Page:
NAGPUR: Naxal-hit Gadchiroli district will be getting one more unit of paramilitary forces, with the Central Reserve Police Force (CRPF), having started the process to dispatch another battalion to fight against the leftist extremists. This will be the fifth CRPF battalion in the troubled area. A battalion is equivalent to 1,000 men, however outlaws against whom the forces are being pitched seem to be heavily outnumbered, or that their numbers are under-estimated.
The state’s home minister RR Patil had recently said that the Naxals here had become too weak to take on the forces directly and are now only targeting the civilians. As the Naxal menace continues, the district will now be having 15,000 paramilitary personnel. These include five CRPF regiments including the new one to join and 10 battalions of the state reserve police force (SRPF). These are over and above the regular police which includes the C-60 commandos.
Naxal combatants, on the other hand, are not estimated to be more than 600. There are various estimates by different security agencies but the upper limit does not exceed 600 in any case, say sources in the very agencies. According to the police in the district, Naxals regulars are not more than 350-400. Another estimate puts the number of Naxalites to be not more than 500 even if the cadre in Gondia is taken into account.
However, there is the other cadre called the Jan Militia. These are villagers who double up as solders during raids. A senior police officer said that they must be more than a thousand. “Can’t say may be in a few thousands or so,” said the officer. The CRPF has its own estimates which are in the same range, while another agency estimates the Jan Militia upto a little over 1,000. In fact, counting the Jan Militia is a tricky affair as there are several villagers and you cannot make an exact count as to who is a Naxalite or not, said a source involved in anti-Naxal operations. “Even the tally of the regular combatants is too vague which is derived from interrogations and number of surrendered Naxalites. Much is groping in the dark. It is rather impossible to count the Jan Militia which easily mingle with the villagers,” added the source.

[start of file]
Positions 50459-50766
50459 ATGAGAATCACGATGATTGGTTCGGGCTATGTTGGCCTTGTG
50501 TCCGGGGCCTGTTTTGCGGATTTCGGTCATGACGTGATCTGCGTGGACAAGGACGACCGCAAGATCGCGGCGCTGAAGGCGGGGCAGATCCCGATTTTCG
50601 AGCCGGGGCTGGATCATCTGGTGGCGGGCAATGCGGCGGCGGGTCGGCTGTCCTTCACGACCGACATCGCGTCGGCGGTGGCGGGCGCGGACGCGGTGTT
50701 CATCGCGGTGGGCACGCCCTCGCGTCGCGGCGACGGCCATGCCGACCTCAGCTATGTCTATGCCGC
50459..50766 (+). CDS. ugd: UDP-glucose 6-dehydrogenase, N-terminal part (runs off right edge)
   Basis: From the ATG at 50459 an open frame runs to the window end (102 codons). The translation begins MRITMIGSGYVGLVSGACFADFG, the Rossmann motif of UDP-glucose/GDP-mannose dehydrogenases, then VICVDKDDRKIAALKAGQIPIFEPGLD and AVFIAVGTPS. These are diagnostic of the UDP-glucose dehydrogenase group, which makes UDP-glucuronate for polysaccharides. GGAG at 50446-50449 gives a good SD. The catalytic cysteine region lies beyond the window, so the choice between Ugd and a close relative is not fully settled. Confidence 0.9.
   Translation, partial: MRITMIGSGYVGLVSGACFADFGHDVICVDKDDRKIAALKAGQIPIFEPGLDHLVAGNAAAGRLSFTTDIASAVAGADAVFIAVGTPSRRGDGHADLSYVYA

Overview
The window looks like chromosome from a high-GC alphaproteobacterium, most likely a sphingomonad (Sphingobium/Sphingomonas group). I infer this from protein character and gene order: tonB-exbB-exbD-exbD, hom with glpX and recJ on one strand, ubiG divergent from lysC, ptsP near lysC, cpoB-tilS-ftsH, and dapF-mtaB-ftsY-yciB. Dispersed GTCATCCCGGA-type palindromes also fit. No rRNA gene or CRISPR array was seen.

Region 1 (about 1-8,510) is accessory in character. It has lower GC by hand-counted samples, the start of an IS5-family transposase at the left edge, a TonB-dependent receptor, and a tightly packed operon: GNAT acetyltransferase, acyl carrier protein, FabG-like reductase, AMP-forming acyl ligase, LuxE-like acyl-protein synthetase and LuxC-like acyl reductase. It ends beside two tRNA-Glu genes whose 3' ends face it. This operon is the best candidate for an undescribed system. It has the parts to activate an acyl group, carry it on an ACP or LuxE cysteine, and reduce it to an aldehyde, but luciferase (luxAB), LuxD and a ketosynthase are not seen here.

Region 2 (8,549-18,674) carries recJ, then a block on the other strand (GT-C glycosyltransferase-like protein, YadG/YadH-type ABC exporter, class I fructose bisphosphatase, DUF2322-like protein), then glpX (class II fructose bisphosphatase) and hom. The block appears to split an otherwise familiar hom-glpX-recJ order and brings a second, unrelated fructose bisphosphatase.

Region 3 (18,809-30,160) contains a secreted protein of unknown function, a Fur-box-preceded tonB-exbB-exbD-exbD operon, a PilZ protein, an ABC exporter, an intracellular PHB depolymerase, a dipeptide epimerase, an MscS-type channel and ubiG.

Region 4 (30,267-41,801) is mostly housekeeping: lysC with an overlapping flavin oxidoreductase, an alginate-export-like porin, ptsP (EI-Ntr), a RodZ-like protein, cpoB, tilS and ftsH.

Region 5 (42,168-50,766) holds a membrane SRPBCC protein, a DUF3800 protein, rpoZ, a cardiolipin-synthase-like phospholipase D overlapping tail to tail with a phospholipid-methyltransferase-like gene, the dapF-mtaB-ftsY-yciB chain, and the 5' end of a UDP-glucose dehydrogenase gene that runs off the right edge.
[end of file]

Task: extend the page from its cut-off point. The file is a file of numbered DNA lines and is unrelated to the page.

Even the estimate about the arms varies from that put up by the top brass and admissions by the troops on the ground. On record, it is just that the leader who has an AK-47 with his close lieutenants holding self-loading rifles (SLRs), and rest with only archaic 12-bore guns. However, troops often during informal conversations admit of Naxals having as sophisticated weapons as them. There have been reports of the rebels having rocket launchers too. But there are conflicting versions with one report saying that it is a indigenously prepared weapon and not so effective.
Brigadier (retd) BM Ponwar, who heads the college of jungle warfare and counter terrosism (CJWCT) in Chattisgargh, training the state’s police, said, “Whatever be the number, the Naxals have learnt to strike effectively at the weakest spot. This has also led to the forces realize the importance of training, which has now gone a long way combating the rebels.”
The new CRPF unit is expected to boost the forces dominance in the area. This will lead to more area domination patrols as the CRPF, which is a professional force, will assist the police in its operations. There are CRPF formations in the interiors, which has gone a long way in controlling the situation in Gadchiroli.
Deputy inspector general of police (DIGP) Akhilesh Prasad Singh, who confirmed the development, stated that the preparations were in full swing to accommodate families of these additional forces and also make their arrangements.